These include BSEN179 Emergency Escape (for when the building occupants are aware of the building environment), BSEN1125 Panic Escape (for environments used by the general public) and the new standard BSEN13637 Electronically Controlled Escape Systems (for use on escape routes).
These standards state that even if a door is electronically controlled for access there must be a compliant mechanical means of escape in an emergency.
In the case of fire doors this is essential to provide fire protection, to compartmentalise a building and to protect the escape routes. This is also a critical function in a terror situation – offering the ability to lockdown certain areas to terrorists but still allow egress to ensure the safety of staff and the public.
Abloy UK offers a selection of compliant security locking solutions that are ideal for use on access controlled panic and escaperoutes. The market-leading Abloy range of electric locks includes motor and solenoid locks, which are the most effective forms of electric locking, and also ensure compliance to the mandatory fire and escape standards.
Solenoid locks, like the Abloy EL560, work by controlling the external handle and are suitable for internal or external doors of any public buildings, offices, schools or hospitals.
Motorised locks, like the Abloy EL520, work by drawing the bolt back once a proximity card or token is presented. Both locks automatically secure a deadbolt upon closing, and can be used on escape routes as appropriate to the environment and application.
It’s important to remember the users and staff in airports are no different from other users from other sectors. They are human, and therefore will try and take short cuts which could mean propping a door open with the most popular door stop a fire extinguisher.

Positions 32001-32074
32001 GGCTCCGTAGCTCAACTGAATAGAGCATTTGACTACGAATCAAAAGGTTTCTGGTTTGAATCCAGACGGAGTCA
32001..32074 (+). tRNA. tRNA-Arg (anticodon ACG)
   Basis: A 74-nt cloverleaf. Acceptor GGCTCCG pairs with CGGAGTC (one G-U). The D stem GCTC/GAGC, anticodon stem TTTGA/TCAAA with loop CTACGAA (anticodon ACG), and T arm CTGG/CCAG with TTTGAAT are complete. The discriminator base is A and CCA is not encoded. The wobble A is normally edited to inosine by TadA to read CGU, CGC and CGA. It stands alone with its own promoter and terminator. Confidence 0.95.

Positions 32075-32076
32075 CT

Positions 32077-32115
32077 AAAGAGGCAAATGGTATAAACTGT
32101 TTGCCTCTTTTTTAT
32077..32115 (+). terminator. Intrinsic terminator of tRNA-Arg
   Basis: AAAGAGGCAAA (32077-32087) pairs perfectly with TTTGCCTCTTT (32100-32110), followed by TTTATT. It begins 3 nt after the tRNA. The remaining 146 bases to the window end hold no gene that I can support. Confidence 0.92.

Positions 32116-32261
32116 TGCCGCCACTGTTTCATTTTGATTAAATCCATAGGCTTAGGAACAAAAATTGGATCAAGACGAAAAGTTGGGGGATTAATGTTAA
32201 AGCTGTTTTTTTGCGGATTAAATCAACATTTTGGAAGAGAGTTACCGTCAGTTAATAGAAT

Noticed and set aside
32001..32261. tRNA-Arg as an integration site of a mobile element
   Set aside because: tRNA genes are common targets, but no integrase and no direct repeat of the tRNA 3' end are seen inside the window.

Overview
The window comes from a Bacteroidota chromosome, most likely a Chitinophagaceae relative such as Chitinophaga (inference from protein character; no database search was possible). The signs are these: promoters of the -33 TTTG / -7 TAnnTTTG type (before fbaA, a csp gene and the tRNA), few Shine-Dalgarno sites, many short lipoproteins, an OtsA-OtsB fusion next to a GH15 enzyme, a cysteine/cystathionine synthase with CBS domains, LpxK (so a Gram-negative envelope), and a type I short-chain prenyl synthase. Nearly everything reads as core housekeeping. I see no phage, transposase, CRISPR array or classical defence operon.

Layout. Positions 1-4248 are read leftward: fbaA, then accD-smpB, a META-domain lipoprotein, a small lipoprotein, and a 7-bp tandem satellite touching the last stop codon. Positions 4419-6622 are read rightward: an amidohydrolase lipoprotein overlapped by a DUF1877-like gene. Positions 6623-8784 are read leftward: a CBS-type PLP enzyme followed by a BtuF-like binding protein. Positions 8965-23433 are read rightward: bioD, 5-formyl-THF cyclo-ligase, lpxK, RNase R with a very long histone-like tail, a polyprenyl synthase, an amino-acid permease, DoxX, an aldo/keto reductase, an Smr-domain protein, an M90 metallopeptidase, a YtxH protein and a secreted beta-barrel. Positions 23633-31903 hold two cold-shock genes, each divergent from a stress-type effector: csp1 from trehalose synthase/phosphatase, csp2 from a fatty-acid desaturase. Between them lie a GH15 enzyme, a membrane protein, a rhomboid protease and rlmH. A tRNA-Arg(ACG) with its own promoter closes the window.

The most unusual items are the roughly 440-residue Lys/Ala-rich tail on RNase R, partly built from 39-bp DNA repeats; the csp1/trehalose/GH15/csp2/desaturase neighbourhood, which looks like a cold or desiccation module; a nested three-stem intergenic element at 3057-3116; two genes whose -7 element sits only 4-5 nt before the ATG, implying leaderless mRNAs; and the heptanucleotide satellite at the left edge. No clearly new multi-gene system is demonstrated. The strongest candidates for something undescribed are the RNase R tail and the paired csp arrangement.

Whilst training staff to ensure their individual competencies are maintained and follow operational processes and procedures, without automation and technology, the human element will always try and overcome the correct processes and procedures.
Knowledge is power
Compliance is a vast subject and keeping up to date with ever evolving standards should be an integral part of airport facilities management.
Knowledge, education and training is key to everything. Airport operators’ estate managers, security managers, asset and operations managers might have basic knowledge and should engage with experts who can advise on the correct compliant solution.
As we have seen in recent attacks around the world, balancing security with means of escape and fire protection is becoming more challenging and complicated. This is why Abloy run the Academy training to cater for all aspects of fire and security compliance.
Ensuring compliance means people will feel safe knowing they will be able to escape from an airport through emergency doors as required, and that the fire doors will function as they were designed – which in all circumstances should save their life.